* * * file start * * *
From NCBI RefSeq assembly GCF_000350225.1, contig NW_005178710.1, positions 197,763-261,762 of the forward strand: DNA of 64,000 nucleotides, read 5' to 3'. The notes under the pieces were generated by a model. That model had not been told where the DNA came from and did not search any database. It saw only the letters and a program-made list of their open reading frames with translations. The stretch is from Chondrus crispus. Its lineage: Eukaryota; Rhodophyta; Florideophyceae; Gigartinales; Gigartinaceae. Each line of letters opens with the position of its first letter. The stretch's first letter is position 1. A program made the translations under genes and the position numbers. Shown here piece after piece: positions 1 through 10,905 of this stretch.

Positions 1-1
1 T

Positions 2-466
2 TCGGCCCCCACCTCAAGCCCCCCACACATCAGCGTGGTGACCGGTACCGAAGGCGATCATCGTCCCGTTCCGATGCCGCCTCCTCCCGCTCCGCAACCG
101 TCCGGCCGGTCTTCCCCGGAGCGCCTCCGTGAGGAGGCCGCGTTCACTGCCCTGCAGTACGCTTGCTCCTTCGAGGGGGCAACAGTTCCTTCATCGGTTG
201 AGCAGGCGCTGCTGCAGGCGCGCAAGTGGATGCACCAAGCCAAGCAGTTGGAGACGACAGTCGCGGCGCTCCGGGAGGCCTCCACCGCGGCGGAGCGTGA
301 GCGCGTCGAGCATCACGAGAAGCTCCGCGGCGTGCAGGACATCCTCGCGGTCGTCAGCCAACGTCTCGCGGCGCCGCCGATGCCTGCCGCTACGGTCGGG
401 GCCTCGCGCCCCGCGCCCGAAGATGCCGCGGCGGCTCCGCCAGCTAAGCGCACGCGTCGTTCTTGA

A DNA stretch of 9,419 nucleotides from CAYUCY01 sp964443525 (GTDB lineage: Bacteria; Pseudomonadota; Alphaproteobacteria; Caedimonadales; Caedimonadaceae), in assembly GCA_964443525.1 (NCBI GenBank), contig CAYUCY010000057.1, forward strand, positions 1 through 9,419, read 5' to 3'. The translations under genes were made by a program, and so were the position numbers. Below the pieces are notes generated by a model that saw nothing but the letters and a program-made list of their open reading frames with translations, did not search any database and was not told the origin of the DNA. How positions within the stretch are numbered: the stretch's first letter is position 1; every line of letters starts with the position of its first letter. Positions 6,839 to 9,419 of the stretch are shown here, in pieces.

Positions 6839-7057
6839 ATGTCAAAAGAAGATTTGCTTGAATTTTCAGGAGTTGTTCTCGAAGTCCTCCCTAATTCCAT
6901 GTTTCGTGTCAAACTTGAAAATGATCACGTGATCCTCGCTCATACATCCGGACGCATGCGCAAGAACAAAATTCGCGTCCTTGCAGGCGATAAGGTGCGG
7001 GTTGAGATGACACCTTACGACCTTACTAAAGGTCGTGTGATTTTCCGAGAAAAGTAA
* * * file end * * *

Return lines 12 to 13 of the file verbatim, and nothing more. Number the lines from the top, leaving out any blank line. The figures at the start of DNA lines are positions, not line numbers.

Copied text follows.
6839 ATGTCAAAAGAAGATTTGCTTGAATTTTCAGGAGTTGTTCTCGAAGTCCTCCCTAATTCCAT
6901 GTTTCGTGTCAAACTTGAAAATGATCACGTGATCCTCGCTCATACATCCGGACGCATGCGCAAGAACAAAATTCGCGTCCTTGCAGGCGATAAGGTGCGG